Shavasana Relax and gain more strength edit button Edit

A.D Pradeep Kumar | calendar 19 April 2024 | 45

The Financial Express September , 2000

A calm and peaceful state of body and mind are things all of us cherish but sadly fail to find in this machine age.

Hatha Yoga offers excellent tools for providing rest to body and mind. The ancient yogis, who are known for their self-mastery over the voluntary and involuntary system, were fully alive to the advantages of relaxation.

According to them, relaxation gives the maximum amount of renewed strength in the minimum amount of time. Even more than sleep, successful relaxation is the vital principal of rest, which quickly regalvanises the nerve centres, collects the scattered forces and reinvigorates the whole body.

From the yoga point of view, relaxation eases muscular and nervous tension, abstracts the senses from their objects, calms passion, soothes the mind, makes silence and concentration easy and thus contributes greatly to peace of mind.

It is also held by the authorities that during relaxation more than any other condition of the body an entry into the subconscious planes is most readily possible. Moreover, the natural harmony which exists between the body and the mind can only be revived through prolonged deep relaxation.

It is just as refreshing as a Turkish or Russian bath, besides having some of the peculiar therapeutic advantages of a medical massage.

Among such energising postures which gives mental peace, Shavasana or corpse pose ranks very high. The aim of the corpse pose is to consider yourself for a while as if there is no energy in your body so as to give you complete rest.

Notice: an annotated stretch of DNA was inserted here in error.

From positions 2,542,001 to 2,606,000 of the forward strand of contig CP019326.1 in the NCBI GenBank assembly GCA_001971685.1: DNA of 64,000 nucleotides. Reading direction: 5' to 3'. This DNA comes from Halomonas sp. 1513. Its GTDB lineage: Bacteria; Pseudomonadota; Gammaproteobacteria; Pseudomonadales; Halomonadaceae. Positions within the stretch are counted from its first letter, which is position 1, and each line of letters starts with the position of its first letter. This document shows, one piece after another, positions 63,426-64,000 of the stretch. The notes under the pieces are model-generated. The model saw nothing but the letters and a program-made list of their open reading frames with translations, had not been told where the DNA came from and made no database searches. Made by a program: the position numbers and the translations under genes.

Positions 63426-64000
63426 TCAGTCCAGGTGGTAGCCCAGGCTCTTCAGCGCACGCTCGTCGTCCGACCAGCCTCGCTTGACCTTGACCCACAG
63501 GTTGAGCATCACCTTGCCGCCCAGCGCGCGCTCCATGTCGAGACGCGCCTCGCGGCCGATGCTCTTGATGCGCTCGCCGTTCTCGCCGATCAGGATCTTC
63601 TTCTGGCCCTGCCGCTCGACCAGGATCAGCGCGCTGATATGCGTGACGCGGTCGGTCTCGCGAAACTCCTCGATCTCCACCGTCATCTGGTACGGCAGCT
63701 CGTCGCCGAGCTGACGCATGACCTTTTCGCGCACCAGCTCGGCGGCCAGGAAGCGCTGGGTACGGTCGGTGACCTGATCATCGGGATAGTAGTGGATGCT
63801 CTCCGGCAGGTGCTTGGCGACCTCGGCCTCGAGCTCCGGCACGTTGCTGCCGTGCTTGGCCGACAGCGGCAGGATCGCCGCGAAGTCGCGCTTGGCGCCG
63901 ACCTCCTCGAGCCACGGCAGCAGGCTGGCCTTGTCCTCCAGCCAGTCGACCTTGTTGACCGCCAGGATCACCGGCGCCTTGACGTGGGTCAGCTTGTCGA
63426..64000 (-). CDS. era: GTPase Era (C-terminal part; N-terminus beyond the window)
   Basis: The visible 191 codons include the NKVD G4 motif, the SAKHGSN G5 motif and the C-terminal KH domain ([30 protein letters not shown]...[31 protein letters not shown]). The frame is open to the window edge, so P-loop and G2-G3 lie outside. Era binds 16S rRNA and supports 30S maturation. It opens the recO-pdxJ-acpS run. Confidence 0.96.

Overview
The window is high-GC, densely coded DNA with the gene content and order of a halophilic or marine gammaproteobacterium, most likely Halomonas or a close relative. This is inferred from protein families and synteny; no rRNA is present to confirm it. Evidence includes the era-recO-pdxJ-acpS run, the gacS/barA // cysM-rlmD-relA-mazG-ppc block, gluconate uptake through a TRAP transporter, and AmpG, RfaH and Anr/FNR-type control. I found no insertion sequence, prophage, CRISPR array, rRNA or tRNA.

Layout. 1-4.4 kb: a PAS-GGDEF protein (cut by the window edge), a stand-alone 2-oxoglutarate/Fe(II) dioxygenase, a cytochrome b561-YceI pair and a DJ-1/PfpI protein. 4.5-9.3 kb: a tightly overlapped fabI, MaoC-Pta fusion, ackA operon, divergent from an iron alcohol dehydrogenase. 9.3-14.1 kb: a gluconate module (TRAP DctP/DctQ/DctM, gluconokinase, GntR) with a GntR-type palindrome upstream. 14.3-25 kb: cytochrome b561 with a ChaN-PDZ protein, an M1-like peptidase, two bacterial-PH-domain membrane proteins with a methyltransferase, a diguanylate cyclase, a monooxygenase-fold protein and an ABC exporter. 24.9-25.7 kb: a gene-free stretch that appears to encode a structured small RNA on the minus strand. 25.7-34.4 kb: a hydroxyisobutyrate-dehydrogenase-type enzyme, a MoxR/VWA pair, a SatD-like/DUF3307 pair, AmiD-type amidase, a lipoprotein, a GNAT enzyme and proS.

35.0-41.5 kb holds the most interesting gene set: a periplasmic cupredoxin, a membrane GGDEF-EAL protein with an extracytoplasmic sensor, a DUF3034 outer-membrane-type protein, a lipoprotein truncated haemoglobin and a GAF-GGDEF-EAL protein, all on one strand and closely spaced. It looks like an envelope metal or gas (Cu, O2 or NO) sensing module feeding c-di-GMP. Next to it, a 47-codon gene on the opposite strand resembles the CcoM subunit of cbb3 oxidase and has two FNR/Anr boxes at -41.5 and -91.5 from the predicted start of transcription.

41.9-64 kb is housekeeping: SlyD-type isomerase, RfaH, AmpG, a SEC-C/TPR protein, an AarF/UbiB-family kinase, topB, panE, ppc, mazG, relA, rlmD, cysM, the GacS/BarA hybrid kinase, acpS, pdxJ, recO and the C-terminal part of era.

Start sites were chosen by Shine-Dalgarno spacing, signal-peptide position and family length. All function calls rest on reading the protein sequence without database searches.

Yoga authorities recommend Shavasana immediately whenever there is physical or mental fatigue or strain to relieve physical strain and to soothes the mind. It helps in deep relaxation.

There is no limit to its frequency or to the length of its practice which should be governed by individual requirement. Breathing should be slow, rhythmic and natural.

Finally the yoga practitioner is advised to rest for at least three minutes immediately after performing yoga.

The object is to establish muscular equilibrium as soon as possible through the medium of relaxation, more truly by conscious rest after conscious effort. It means that the more perfect the effort, the more perfect is the relaxation.

It is common among the nomadic Arabs and the caravan merchants to throw themselves on the ground, completely relaxing every voluntary muscle, as soon as they reach an oasis or any other camping place. Generally, they remain in the position from 15 minutes to an hour depending to their state of exhaustion.

In certain parts of Kashmir it is customary for labourers who carry heavy loads on their backs through great distances to stop on their way near a stream and lie down in a semi-lifeless state for some time.

Mountaineers, wanderers of the desert and gypsies are able to undertake, surprisingly long journey with very little rest owing to the knowledge of the art of relaxation.